Test Drive Notes Library
- Forget about the Tahoe. Unless you regularly travel with a family of draught horses, you’ll be much happier with Chevy’s Traverse than you will with its older, truckier Tahoe. While similar in size, the Traverse feels totally up to date, with a more car-like ride, better handling, more comfort, more interior room, easier access, and better fuel economy.
- Interior room. Room is copious. Even if you’re a fat bastard, you’ll find the front seats give you plenty of width. The inside feels large and airy. In our Premier edition test car, the two, separate leather-covered rear seats slide forward and aft to provide business class leg room. So if you’re a tall bastard, and have to ride in the back, you’ll like the Traverse, too. If fact, if you’re any kind of bastard, or not, you’ll probably like the Traverse. And because the middle row of seats slide forward, you can even make room for adults in the third row. The third row seats themselves are low to the ground, and not designed for adults on cross-country treks, but they’re better than a lot of third rows thanks to the optional leg room.
- Practical styling. The rear end is very squared off, rather than raked, like a lot of SUVs these days. That give you maximum room in the back for cargo (and people’s heads, if you’re using the third row of seats).
- Smooth engine and transmission. The Traverse uses GM’s 3.6L V6, which gives it plenty of power. The 9-speed transmission worked perfectly for us, which means, unnoticeably. The engine and transmission do what they’re supposed to do without calling any attention to themselves.
- Stop-start system. We drive more than our share of test cars whose stop-start system (which turns the engine off and then on automatically at stoplights) is annoying enough to make us turn it off. The system on the Traverse is the smoothest we’ve ever experienced. When you remove your foot from the brake, many cars restart with a shudder, a shake, or a small jolt. The Traverse restarts itself undetectably. Every manufacturer should go out and rent a Chevy Traverse with the 3.6L engine and experience how smooth the restart is on the stop-start system. That’s what you’re shooting for, guys.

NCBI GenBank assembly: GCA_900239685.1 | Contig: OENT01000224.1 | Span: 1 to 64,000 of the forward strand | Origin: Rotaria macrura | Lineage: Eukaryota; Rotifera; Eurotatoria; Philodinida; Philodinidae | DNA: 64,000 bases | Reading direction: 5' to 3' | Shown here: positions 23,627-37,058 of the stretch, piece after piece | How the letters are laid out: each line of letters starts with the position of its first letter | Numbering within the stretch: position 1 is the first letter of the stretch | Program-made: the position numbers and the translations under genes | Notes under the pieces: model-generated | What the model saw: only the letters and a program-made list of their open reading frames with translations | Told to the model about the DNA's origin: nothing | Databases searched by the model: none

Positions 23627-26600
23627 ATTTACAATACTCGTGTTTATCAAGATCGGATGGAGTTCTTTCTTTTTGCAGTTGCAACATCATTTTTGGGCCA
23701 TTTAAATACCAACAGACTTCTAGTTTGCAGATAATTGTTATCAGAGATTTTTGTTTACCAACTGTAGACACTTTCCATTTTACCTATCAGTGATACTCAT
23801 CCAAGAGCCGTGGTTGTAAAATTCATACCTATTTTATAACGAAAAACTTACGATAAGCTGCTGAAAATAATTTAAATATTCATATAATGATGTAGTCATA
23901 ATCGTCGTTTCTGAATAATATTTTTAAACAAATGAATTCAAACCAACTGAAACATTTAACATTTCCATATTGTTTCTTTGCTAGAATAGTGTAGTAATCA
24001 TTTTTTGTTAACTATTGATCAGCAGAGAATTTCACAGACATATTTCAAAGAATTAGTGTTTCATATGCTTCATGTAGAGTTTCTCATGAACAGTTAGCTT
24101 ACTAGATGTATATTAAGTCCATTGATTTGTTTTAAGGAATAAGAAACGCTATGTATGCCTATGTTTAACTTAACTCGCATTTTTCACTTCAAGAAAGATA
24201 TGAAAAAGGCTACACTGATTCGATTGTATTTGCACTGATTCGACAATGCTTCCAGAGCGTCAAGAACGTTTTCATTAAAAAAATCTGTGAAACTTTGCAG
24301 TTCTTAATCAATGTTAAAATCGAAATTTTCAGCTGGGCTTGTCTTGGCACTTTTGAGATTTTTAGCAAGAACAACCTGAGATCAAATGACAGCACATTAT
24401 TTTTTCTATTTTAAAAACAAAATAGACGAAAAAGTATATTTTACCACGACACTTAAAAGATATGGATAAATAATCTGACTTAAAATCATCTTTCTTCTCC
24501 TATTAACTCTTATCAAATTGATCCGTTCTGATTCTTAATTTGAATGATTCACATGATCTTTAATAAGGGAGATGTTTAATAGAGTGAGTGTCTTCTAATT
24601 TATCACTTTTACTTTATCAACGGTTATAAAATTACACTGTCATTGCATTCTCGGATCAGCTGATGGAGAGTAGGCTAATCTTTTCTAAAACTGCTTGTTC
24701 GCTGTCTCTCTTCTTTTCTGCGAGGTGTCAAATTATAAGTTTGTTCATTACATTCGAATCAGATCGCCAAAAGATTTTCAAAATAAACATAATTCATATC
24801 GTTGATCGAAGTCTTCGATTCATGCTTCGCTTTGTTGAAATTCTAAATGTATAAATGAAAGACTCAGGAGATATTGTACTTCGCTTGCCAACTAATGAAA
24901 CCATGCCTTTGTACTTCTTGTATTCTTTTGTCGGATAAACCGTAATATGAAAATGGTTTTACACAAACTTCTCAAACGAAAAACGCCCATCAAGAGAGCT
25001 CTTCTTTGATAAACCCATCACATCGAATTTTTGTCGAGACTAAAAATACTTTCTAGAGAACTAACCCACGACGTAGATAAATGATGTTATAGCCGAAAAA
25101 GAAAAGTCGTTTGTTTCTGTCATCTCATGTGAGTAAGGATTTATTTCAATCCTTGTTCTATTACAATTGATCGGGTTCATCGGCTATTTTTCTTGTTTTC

- Smooth ride. Smoothes out the potholes.
- Video rear view mirror. This is the first time we’ve used a video rear view mirror, and it was a revelation. Rear view mirrors have been getting less and less useful over the years, with rear headrests, stylized (read: small) rear windows, and enormous D pillars blocking your view. They’re almost vestigial now. Well, now you can skip right over all that stuff in the way and have a great, clear, wide view of everything behind you thanks to a camera that you monitor on your rear view mirror. The view is clear and crisp, even at night. It’s wider than what you get in a traditional rear view mirror, and — you’ll have to trust us on this — it gives you a much cleaner, clearer view of what’s going on behind you. The only downside is that you can no longer use the rear view mirror to see if you have spinach between your teeth. But otherwise, this thing is fantastic.
- Good suite of safety features. Our Premier trim Traverse came standard with blind spot monitoring, rear cross traffic alert, lane departure warning, the video rear camera, and a surround view camera which is useful (necessary?) for parking. For a modest $475, you’d be well advised to opt for the “Driver Confidence II” package, which includes most of the other good stuff: forward collision warning and low speed emergency braking. High speed emergency braking, which we also strongly recommend to buyers of new cars these days, is, unfortunately, is only available on the highest trim “High Country" Traverse.
- Good ergonomics. Controls are easy to understand and use. Heating and ventilation is simple and clear. The touch screen is intuitive and includes Apple Car Play and Android Auto. There are volume control buttons on the backside of the steering wheel, right where you index and middle finger naturally rest (which we love). The shift lever is the old reliable center shifter— no trendy mistakes.
Test Drive Notes Library
- It’s big. All that interior room has to fit inside something. And it’s a big something. Be prepared to take a pass on some otherwise desirable parking spots that you’ll have to reluctantly leave for the Honda CR-V behind you.
- Heavy. Once the Traverse gathers momentum, it likes to keep going. It’s 4,500 pounds. Brakes are good, but you need to be prepared to use them and insist that it’s time to stop. Handling is good and easy overall, especially for its size. But there is some body roll on any kind of sharp maneuvering.
- Shifting delay. This little glitch made us glad we were wearing our brown pants a couple of times during our weeklong test drive. Let’s say you make a three point turn. You bang a left-hand u-ey, you stop a few feet before the parked car on the other side of the street, you shift into Reverse, take your foot off the brake and step on the gas to go backwards. And the car keeps rolling forward! So you slam on the brake again, and just after you do, the car kicks into Reverse. I suppose you’d get used to pausing and waiting a couple of seconds for the Traverse to engage Reverse, but it was disconcerting with traffic bearing down on you.
- Lots of plastic. There’s a lot of interior room, and a lot of it is covered in plastic. Standards are higher these days, so the old-style plastic tells you this is a workaday vehicle, rather than a luxury car. Even at $46,000.
- Mileage. We got just under 17 mpg overall, in mostly city driving.
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